Eleanor Whitney (1936 portrait)

Eleanor Whitney (1936 portrait)

 

Eleanor Whitney

Eleanor Whitney

 

Eleanor Whitney

Eleanor Whitney

 

Eleanor Whitney relaxing in the sun (1937)

Eleanor Whitney relaxing in the sun (1937)

 

Eleanore Whitney with Johnny Downs on the set of "College  Holiday" (1936)

Eleanore Whitney with Johnny Downs on the set of “College Holiday” (1936)

 

Eleanor Whitney (right) with Betty Grable and Buster Crabbe in "Thrill of a Lifetime" (1936)

Eleanor Whitney (right) with Betty Grable and Buster Crabbe in “Thrill of a Lifetime” (1936)

 

Nancy Kelly (March 25, 1921 – January 2, 1995) was an American actress who was a Hollywood leading lady in the late 1930s and 1940s, making thirty-six movies total between 1926 and 1977. Kelly was also the older sister of actor Jack Kelly, who played “Bart Maverick” alongside James Garner and Roger Moore in the 1957 television series Maverick.

 

Nancy Kelly (March 25, 1921 – January 2, 1995)

Nancy Kelly
(March 25, 1921 – January 2, 1995)

Nancy Kelly was born March 25, 1921 in Lowell, Massachusetts. Kelly started in show business as a one-year-old model for James Montgomery Flagg. By the time she was nine years old, Kelly had appeared in so many different advertisements that Film Daily called her “the most photographed child in America due to commercial posing.” In 1929, as an eight year old, she appeared on Broadway in a revival of “Macbeth”. Kelly also played Dorothy Gale in a 1933 to 1934 radio show based on the The Wonderful Wizard of Oz. Kelly’s film debut was in the 1926 silent film “The Untamed Lady” which starred Gloria Swanson. In 1929, Kelly had a small role in the silent version of “The Great Gatsby” which starred Warner Baxter and William Powell. As an adult Kelly was a leading lady in twenty-seven movies in the 1930s and 1940s, including portraying Tyrone Power’s love interest in the classic “Jesse James” (1939) which also featured Henry Fonda and playing opposite Spencer Tracy in “Stanley and Livingstone” (1939). Other movies of note Kelly starred in include director John Ford’s “Submarine Patrol” (1938), “Tail Spin” (1939) with Alice Faye, the comedy “He Married His Wife” (1940) with Joel McCrea, “Frontier Marshal” (1939) with Randolph Scott as Wyatt Earp, and “Tarzan’s Desert Mystery” (1943) with Johnny Weismuller. In between films Kelly worked the stage and was subsequently a two-time winner of the Sarah Siddons Award for her work in Chicago theatre as well as a Tony Award winner for her performance in “The Bad Seed”, a 1954 play by American playwright Maxwell Anderson. In 1956, Kelly followed up by starring in the film version of “The Bad Seed” for which she received an Academy Award nomination for Best Actress in a Leading Role, but lost to Ingrid Bergman’s “Anastasia” (1956).

 

Nancy Kelly in "The Bad Seed" (1956) Kelly was nominated for an Academy Award for Best Actress in a Leading Role for her role in the film.

Nancy Kelly in “The Bad Seed” (1956) Kelly was nominated for an Academy Award for Best Actress in a Leading Role for her role in the film.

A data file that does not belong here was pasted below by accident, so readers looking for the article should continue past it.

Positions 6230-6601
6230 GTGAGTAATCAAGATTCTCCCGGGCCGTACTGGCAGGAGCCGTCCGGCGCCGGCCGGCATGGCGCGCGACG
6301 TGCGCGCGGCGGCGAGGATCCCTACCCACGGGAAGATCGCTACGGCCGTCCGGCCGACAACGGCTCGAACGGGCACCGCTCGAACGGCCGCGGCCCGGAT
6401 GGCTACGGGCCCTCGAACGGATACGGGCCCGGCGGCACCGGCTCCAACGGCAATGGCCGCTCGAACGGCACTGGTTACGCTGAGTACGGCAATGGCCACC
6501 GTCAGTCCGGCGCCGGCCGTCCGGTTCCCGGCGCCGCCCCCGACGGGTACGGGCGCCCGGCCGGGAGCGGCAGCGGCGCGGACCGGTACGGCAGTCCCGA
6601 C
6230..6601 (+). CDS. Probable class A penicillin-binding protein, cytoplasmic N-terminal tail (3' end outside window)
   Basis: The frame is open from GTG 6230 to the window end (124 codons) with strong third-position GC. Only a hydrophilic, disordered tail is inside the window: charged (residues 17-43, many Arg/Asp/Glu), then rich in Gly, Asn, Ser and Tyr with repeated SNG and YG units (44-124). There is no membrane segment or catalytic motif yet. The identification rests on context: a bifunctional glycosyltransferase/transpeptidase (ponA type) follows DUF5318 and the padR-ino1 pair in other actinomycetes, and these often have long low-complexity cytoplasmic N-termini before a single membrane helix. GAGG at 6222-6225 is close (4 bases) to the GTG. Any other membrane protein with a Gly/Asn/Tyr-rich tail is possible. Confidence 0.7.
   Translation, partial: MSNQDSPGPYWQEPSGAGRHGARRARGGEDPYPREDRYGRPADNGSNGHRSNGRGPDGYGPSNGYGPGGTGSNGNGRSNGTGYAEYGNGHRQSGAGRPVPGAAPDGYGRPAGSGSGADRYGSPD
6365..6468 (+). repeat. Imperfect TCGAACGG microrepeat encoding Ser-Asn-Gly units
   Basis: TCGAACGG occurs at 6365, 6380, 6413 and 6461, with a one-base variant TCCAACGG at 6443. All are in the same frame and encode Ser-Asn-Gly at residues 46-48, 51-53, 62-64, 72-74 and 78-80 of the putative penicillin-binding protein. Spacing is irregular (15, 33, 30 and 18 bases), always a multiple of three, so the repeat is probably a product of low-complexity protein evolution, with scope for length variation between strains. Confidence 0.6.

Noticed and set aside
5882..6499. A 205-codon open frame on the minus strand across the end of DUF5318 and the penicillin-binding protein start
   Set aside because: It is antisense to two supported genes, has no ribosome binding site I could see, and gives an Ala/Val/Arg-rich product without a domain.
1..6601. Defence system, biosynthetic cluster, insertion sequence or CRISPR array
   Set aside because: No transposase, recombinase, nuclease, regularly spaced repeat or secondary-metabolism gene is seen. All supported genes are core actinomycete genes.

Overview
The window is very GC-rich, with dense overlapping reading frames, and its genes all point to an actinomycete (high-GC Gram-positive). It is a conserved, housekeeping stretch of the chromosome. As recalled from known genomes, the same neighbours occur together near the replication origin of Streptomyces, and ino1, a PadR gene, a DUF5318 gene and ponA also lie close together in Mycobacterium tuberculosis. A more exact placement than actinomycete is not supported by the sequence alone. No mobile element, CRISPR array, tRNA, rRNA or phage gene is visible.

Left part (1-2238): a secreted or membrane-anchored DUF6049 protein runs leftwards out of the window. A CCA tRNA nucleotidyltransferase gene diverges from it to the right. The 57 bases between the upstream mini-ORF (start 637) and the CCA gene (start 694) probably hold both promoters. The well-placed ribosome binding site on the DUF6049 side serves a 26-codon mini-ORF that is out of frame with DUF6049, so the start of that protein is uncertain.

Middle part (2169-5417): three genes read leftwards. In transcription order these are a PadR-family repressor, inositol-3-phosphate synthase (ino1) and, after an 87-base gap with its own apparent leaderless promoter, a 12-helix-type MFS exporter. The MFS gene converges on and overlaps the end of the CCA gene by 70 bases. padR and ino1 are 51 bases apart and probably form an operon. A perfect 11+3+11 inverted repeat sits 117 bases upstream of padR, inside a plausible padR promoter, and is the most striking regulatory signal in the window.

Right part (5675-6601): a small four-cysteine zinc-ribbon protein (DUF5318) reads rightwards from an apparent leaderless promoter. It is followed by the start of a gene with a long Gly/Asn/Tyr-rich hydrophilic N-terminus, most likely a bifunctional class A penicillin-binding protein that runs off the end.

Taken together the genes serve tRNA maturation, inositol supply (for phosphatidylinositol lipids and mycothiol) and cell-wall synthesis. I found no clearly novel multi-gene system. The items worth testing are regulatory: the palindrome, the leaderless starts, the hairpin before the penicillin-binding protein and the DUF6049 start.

After “The Bad Seed” Nancy Kelly appeared almost exclusively on television. In 1957 she was nominated for an Emmy Award for Best Single Performance by an Actress for the TV episode “The Pilot” (1956) in Studio One. Kelly’s other television appearances include leading roles in “Circle of the Day” (1957) episode of Playhouse 90, “The Storm” (1961) episode of Thriller and “The Lonely Hours” (1963) episode of The Alfred Hitchcock Hour. Her last role was in the 1977 made for television film “Murder at the World Series” (1977).

 

Nancy Kelly -- a Hollywood leading lady in the 1930s and 1940s

Nancy Kelly — a Hollywood leading lady in the
1930s and 1940s

 

Nancy Kelly was married three times. Her first marriage was to actor Edmond O’Brien in February 1941. They were divorced one year later in February 1942. Kelly’s second marriage was to Fred Jackman Jr., the son of silent Hollywood cameraman and director Fred Jackman. They were married February 14, 1946 and divorced in January of 1950. Her third marriage was to theatre director Warren Caro on November 25, 1955. The couple had a daughter together, Kelly Caro in 1957. That marriage also ended in divorce in September of 1968.

 

Nancy Kelly with Tyrone Power in the classic "Jesse James" (1939)

Nancy Kelly with Tyrone Power in the classic
“Jesse James” (1939)

 

Nancy Kelly died from complications of diabetes on January 2, 1995 in Bel Air, California. She was interred in the Westwood Village Memorial Park Cemetery in Los Angeles.

 

Nancy Kelly with Johnny Weissmuller in "Tarzan's Desert Mystery" (1943)

Nancy Kelly with Johnny Weissmuller in
“Tarzan’s Desert Mystery” (1943)

 

For her contribution to the motion picture industry, Nancy Kelly has a star on the Hollywood Walk of Fame at 7021 Hollywood Blvd.

 

Nancy Kelly with Joel McCrea in "He Married His Wife" (1940)

Nancy Kelly with Joel McCrea in “He Married His Wife” (1940)

 

Peggy Dow made nine films in Hollywood from 1949-51 when she suddenly walked away from stardom to get married and raise a family.

 

Peggy Dow (1951 Portrait)

Peggy Dow
(1951 Portrait)